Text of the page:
Shallow Madison decent for catfish, good for crappies
By Mike Moore
London, Ohio — Madison Lake is a small pocket of water in the county of the same name that doesn’t get much notice outside of the small central Ohio town of London.
“We still call it Ohio’s best kept secret,” said Rick “Pappy” Bierbaugh of Pappy’s Anglers tackle shop, a number of years ago in an interview with Ohio Outdoor News. “We kind of like that name.”
It’s “secret,” according to Bierbaugh, because it doesn’t get a lot of fishing pressure aside from the locals and there is a good number of large white crappies in the lake.
“We’re going to get the state record white crappie out of here, I can tell you,” Bierbaugh said back then.
A new state record crappie hasn’t happened at Madison yet, but that doesn’t mean it doesn’t still hold that potential. It is unlikely, however, given the current state of the crappies fishery.
Bierbaugh said crappies in the 13-14 1⁄2-inch range have been harvested from Madison Lake. Come fall, the small, 108-acre impoundment might be a good place to drop a line for some good size panfish.
The lake endures a lot of water moving through it as its fed by Deer Creek, which eventually leads to Deer Creek Lake outside of Mount Sterling, Ohio. As a result of the siltation, Madison’s average depth is between 3-5 feet.
“It’s in a fairly agricultural watershed,” said Ethan Simmons, a Division of Wildlife fishery biologist in Columbus. “It gets a lot of sediment and it’s pretty muddy.”
The Division of Wildlife stocks 2,500 fingerling channel catfish in Madison every other year. It was stocked in 2020. Channel catfish range from 12 to 18 inches. For those anglers lucky enough to hook a trophy cat at Madison, keep in mind that only one catfish of 28 inches or more may be kept in accordance with Ohio’s trophy catfish regulation.
“We haven’t done a catfish survey there,” said Simmons. “I’d say folks catch them, not a lot of big ones, but people do catch them.”
Nightcrawlers or shrimp fished on the bottom will produce the catfish bite and much of the angling is done at night. The bite is typically best on chicken liver, golden shiners and small chubs. .
Madison holds a fair population of largemouth bass with the stock maintained by natural reproduction. The biggest bass at Madison can measure up to 18 inches, according to Division of Wildlife surveys.
“It’s kind of just average for largemouth bass of the lakes in our district,” Simmons said. “The fish run a little bit small. There’s probably tons of them right in that 13-inch range and a handful that are bigger. There’s just not a lot of habitat for them there. It’s just sort of like a shallow stream almost.”
Fishing in the tailwaters in Deer Creek can be productive for wading anglers or those who can get a canoe in the waterway. The creek is tough to access, due to expanses of farmland all around it, much of which pastures cattle.
“There’s not a lot of diversity in terms of species of fish to fish for,” said Simmons. “It’s basically largemouths, sunfish, crappies, and channel cats, and common carp.”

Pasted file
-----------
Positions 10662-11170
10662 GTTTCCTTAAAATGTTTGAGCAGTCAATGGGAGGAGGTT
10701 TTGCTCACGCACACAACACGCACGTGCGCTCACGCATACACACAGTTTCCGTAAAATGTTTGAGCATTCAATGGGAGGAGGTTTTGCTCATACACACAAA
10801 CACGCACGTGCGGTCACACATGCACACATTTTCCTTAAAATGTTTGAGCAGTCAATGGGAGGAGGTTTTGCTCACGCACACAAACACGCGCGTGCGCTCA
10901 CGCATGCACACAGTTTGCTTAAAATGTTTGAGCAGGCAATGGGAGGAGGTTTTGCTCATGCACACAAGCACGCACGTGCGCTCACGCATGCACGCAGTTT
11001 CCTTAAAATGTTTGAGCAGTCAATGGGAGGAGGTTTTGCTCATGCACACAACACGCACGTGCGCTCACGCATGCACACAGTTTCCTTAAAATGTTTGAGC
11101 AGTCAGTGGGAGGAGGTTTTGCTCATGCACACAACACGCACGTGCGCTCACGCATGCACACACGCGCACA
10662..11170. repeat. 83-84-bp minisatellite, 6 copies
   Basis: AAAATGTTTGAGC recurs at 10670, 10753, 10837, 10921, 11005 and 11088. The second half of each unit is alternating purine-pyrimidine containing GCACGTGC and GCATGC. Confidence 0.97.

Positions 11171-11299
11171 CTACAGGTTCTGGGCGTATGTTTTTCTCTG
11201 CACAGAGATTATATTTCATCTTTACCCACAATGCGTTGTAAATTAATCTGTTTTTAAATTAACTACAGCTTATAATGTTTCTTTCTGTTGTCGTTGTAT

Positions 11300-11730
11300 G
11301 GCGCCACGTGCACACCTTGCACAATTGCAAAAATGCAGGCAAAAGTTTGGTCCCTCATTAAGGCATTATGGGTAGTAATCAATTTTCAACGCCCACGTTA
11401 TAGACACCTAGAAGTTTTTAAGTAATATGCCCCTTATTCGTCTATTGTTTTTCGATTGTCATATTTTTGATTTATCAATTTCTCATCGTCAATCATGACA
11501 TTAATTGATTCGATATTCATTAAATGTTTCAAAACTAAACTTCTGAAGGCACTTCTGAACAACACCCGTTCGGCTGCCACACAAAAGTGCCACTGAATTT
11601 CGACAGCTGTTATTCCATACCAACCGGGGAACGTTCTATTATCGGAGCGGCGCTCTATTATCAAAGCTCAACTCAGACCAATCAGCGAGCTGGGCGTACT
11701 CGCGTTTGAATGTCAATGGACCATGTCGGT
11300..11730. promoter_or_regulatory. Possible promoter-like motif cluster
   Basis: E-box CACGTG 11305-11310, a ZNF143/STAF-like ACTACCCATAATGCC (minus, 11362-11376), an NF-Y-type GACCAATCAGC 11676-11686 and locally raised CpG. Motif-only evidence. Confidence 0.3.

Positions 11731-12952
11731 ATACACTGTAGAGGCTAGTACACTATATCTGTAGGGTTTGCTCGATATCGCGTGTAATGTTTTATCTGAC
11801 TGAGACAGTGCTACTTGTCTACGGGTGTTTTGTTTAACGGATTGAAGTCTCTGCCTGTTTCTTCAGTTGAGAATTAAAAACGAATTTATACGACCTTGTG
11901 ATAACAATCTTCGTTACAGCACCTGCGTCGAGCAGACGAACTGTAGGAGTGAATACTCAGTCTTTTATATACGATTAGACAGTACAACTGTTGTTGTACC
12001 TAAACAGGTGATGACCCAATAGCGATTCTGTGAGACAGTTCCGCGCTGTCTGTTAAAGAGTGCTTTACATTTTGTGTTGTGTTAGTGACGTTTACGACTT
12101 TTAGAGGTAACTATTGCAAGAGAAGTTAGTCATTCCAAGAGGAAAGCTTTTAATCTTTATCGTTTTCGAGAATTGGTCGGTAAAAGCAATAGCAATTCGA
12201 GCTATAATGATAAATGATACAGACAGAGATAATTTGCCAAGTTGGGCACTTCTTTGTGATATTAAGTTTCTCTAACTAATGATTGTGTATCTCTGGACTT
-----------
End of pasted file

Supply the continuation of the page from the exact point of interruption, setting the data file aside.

In the past, muskie could be found in the tailwaters of Deer Creek from the state’s fish hatchery in London. Today, however, a retention pond at London prevents muskie from entering the stream.
On the lake itself, there was previously a 9-inch keeper limit on crappies that was instituted in 2010. That regulation, though, was removed in 2018 and there is no keeper limitation currently.
“We sampled it for several years afterward and the (crappie) growth turned to non-existent,” Simmons said. “The numbers went through the roof of 8-inch crappies. So, basically we just stunted the population (with the regulation).”
There are both white and black crappies in the system, a load of smaller blacks in fact, said Simmons.
“I think the average in District 1 is something like 15 crappies per net night and we were at 60 (fish) per net night,” Simmons said. “It was way above the district average for crappies.
“The lake could benefit from some harvest,” said Simmons.
The lake is located within Madison Lake State Park about five miles west of London between State Routes 665 and 56. Shoreline residential development is heavy and there are no campgrounds within the state park. Boats with electric motors is the only permissible use on the lake. There’s one boat ramp on the southeast side of the lake.
The Division of Wildlife recently conducted a study to allow boats with unlimited horsepower motors but operated at idle only speeds. That three-year study is now over and the lake now is back to an electric only restriction.Simmons.
Madison Lake was created in 1946 by the damming of Deer Creek. It lies in an area called “Darby Plains,” which marks one of the eastern-most extensions of the prairie ecosystem in the U.S.
From State Route 665, turn south on Spring Valley Road, then east on Cheseldine Road to reach the park entrance on the east shore. From State Route 56, travel east on Big Plain-Circleville Road, turn north on Spring Valley Road and then west on Cheseldine Road.quented by visitors on the lake’s north side.
To reach Fox Lake, drive six miles west of Athens on U.S. Highway 32, turn onto Enlow Road north, which leads to Fox Lake Road.
Nearest town: London
Surface area: 108 acres
Maximum depth: 9 feet
Shore length: 4 miles
Fish species present:
Channel catfish, crappies, largemouth bass, smallmouth bass, bluegill.
Park office: 740-869-3124; Division of Wildlife District 1: 614-644-3925.